“It really is a wonderful work that God has put in our hands, to bring the gospel from village to village, city to city, people to people,” George said.

Rev. Peter Moore, Atlantic District superintendent of The Wesleyan Church, was recently able to revisit The Wesleyan Church of Bangladesh and said he felt deeply moved to see how God has blessed the humble and highly effective leadership of The Wesleyan Church of Bangladesh.

“To see any kingdom group grow from 14 to 77 churches in the span of 12 years is a phenomenal win for the gospel!” Peter wrote. “The Bose family — first with Joshe Bose and now with George Bose as superintendent — are sacrificial, faithful and trustworthy stewards of the Lord’s work.”

Leading the church in Bangladesh doesn’t come without challenges, though. In fact, details that the top two religions people claim are Hinduism and Islam — by far. Out of the 298 people groups in Bangladesh, 278 (or 93.3%) are considered unreached.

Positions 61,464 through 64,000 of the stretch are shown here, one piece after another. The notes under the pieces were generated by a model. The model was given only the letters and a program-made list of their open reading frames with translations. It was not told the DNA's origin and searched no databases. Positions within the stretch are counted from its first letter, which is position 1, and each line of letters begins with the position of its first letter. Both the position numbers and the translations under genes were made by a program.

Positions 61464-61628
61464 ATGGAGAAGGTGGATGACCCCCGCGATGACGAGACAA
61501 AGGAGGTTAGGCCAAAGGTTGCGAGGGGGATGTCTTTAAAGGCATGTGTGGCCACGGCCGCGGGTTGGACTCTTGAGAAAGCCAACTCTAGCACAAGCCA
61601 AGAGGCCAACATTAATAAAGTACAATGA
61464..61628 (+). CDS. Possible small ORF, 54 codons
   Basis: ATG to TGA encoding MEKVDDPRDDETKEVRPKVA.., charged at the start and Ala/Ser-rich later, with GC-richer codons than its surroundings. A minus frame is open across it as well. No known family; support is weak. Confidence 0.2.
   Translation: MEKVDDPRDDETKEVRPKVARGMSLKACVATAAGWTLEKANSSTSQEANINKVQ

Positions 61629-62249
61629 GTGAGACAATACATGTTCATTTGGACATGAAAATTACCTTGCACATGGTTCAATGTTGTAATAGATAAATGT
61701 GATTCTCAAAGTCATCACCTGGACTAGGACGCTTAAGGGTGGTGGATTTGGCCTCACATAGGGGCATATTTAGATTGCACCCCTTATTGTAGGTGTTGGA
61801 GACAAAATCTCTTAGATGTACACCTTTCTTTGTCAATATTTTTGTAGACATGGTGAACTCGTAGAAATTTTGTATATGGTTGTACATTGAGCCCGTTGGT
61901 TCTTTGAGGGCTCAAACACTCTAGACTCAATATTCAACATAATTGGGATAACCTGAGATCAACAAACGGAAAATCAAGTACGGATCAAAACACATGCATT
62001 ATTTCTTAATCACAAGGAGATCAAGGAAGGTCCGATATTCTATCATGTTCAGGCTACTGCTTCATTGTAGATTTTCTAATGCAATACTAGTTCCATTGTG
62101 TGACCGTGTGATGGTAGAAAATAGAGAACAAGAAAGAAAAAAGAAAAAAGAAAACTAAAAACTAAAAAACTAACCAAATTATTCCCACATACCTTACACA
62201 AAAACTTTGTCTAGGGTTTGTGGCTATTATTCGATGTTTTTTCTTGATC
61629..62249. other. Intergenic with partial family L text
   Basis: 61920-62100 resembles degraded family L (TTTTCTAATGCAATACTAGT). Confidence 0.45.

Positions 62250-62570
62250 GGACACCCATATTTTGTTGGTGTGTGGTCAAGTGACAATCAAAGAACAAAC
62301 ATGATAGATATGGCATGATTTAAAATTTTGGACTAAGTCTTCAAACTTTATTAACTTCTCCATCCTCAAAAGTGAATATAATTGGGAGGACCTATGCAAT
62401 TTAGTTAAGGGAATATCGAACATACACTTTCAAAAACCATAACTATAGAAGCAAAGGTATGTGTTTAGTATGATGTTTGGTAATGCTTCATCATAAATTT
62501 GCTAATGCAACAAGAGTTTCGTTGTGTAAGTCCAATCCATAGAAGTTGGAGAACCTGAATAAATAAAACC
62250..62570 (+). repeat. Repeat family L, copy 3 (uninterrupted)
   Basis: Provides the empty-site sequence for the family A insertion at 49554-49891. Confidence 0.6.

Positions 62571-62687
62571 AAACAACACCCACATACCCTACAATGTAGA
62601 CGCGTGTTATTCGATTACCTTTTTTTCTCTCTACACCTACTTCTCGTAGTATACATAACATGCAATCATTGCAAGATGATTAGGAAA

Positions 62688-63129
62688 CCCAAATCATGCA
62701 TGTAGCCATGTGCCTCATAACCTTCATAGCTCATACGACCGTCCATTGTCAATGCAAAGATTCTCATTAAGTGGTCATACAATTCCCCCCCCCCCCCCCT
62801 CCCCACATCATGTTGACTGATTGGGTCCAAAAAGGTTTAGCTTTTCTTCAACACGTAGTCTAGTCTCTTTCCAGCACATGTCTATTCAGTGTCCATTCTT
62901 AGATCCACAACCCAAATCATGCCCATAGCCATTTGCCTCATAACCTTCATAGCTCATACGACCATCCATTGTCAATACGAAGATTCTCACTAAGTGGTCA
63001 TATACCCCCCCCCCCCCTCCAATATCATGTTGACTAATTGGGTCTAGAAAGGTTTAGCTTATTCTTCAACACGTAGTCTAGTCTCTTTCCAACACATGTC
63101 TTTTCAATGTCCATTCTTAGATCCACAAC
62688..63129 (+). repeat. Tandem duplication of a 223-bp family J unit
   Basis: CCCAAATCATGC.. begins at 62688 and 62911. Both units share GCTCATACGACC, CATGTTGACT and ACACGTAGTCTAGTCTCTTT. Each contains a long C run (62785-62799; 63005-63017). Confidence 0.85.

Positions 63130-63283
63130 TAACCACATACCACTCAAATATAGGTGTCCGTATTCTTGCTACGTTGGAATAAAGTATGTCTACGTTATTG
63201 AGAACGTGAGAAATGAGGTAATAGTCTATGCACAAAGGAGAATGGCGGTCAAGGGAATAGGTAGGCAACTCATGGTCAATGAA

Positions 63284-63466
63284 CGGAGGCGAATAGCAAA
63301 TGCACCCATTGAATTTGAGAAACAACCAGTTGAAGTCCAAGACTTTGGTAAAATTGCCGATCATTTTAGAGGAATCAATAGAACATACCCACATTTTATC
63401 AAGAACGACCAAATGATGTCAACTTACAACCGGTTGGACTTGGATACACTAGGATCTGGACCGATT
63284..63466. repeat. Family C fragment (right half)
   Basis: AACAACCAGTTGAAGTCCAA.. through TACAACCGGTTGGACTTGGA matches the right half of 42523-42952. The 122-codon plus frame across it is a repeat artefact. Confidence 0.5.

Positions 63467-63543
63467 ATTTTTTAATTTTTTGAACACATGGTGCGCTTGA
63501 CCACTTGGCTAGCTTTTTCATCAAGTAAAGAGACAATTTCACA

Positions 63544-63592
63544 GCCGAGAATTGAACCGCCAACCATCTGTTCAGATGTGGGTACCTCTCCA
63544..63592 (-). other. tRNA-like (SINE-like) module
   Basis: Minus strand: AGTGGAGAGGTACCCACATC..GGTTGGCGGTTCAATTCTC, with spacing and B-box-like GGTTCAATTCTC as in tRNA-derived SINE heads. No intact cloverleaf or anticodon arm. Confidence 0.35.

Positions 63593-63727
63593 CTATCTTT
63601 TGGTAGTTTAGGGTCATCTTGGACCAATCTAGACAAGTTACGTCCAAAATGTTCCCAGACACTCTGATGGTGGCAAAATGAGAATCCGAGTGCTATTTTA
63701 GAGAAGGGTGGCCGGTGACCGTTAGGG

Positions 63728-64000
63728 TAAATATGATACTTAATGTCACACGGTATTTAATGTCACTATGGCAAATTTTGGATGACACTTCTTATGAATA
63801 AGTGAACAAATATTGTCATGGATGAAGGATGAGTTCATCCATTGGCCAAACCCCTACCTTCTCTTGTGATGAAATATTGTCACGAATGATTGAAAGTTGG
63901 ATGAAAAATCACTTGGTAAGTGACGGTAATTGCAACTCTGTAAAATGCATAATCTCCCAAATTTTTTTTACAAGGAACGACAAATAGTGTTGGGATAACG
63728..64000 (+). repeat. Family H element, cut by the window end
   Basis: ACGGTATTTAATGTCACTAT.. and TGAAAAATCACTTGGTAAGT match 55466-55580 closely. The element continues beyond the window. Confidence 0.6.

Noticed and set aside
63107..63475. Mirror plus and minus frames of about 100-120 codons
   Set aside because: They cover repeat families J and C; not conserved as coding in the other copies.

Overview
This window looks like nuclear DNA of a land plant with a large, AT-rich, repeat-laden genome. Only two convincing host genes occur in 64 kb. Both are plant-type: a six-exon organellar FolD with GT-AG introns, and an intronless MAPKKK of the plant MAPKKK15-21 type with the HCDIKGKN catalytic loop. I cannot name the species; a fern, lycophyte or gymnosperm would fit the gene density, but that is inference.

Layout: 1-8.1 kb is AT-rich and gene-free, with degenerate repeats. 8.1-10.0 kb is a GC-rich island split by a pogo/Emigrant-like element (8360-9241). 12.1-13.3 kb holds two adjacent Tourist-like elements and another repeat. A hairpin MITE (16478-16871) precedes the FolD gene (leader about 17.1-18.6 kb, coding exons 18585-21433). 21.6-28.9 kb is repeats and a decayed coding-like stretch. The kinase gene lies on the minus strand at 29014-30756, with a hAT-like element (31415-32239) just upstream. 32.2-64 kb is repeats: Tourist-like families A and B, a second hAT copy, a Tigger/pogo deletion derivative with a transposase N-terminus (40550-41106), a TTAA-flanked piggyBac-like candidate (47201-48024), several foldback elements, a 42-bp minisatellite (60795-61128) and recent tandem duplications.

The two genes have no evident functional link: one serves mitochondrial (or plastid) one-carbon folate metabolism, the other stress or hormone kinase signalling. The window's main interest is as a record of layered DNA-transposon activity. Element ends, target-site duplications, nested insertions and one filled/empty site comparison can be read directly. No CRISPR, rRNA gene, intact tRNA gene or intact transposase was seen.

Rev. George said they frequently use the JESUS Film, which depicts the story and love of Jesus Christ, as a primary tool of evangelism in a country heavily saturated with Hindu and Islamic teachings. In a recent Jesus Film report detailing the month of February 2024, the film was shown 48 times to 974 people — meaning those 974 people have heard the gospel, perhaps for the first time. The report goes on to explain that as a result of February’s showings, five groups were formed to provide regular follow-up discussions by The Wesleyan Church team in Bangladesh. A report for 2023 details that the film was shown a total of 446 times to 10,922 people.

For many who make the commitment to accept Jesus Christ as their Savior, it comes with some sort of cost. Rev. George recounted a recent circumstance in which one of their church members was wounded by others in their village as a result of accepting Jesus Christ as Savior. “This can happen every day … we have lots of challenges. Pray for our staff and evangelism team, that God will protect them,” he explained.